In fact, some Girl Scout council events limit our troop to only bringing two adults per every eight girls, meaning moms who want to watch our daughters participate, literally aren’t allowed to do so. That’s also a tough situation for girls with two moms.
And when our troop camps at Girl Scout owned sites — which are amazing, BTW — the dads must sleep at a separate campsite, far away from the girls, leaving them out of the experience entirely. And for girls being raised by a father or grandfather, that means they don’t have the same family bonding time as other girls in the troop.
Obviously this is all a matter of personal preference, and there’s a lot to be said for a female-only scouting experience for girls.
What matters to me however, is that there’s a choice.
While I love my one-on-one time with my daughter at Girl Scout campouts, I must say, the campouts and other special scouting events that include absolutely everyone in the family really make it fun to be together. No matter what your family looks like.
Girls can now achieve Eagle Scout rank, and that’s has real life implications.
When it comes to the newfound ability for girls in Boy Scouts to reach Eagle Scout rank, I couldn’t be more excited.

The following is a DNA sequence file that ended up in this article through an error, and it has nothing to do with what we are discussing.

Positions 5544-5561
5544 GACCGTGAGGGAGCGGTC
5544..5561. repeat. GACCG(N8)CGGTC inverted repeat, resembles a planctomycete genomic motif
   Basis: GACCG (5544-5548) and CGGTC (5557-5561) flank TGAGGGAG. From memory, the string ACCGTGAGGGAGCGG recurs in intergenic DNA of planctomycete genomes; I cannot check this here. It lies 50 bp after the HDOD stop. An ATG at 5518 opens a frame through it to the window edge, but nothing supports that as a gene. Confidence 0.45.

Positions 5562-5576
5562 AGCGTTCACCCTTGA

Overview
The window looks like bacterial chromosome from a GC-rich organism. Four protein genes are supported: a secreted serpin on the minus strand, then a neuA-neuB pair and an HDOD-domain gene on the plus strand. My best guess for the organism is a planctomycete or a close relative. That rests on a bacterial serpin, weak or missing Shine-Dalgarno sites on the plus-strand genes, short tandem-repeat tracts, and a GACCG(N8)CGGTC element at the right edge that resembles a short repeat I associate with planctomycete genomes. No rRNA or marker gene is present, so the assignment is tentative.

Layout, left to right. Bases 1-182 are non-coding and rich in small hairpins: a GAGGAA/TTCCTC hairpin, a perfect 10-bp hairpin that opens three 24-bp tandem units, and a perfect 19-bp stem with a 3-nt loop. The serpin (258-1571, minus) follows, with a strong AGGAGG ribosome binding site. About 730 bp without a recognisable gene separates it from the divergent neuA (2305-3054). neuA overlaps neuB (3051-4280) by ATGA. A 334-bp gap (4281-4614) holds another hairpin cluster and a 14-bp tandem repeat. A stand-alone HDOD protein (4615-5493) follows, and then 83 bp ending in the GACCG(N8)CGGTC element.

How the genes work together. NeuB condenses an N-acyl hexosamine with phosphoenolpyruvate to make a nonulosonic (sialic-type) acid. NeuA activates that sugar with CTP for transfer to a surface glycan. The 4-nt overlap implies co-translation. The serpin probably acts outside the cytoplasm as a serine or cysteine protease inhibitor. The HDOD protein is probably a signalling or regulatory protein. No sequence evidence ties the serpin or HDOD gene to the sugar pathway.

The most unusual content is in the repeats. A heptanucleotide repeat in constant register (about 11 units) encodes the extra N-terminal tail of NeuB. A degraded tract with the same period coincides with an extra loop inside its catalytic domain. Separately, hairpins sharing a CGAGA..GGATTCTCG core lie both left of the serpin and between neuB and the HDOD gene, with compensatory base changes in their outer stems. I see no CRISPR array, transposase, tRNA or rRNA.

The Eagle Scout rank is one of the most respected accomplishments a boy can put on his college resume. It takes a tremendous amount of work, with requirements including hiking 70 miles, mastering 33 pages worth of cooking skills, and of course, gaining invaluable leadership training and experience. And that’s just for starters.
Eagle Scout is a rank only 4 percent of Scouts achieve, because it’s that freaking hard to do.
Plus, with the rank, comes amazing benefits: Colleges recruit and offer scholarships to boys who are Eagle Scouts, without having seen their grades or full resumes.
I even know executives who have automatically granted job interviews to anyone who is an Eagle Scout.
It’s that big a deal.
Earning Eagle Scout rank is a major head start for boys in the world, and there is nothing even remotely equivalent in the Girl Scout program.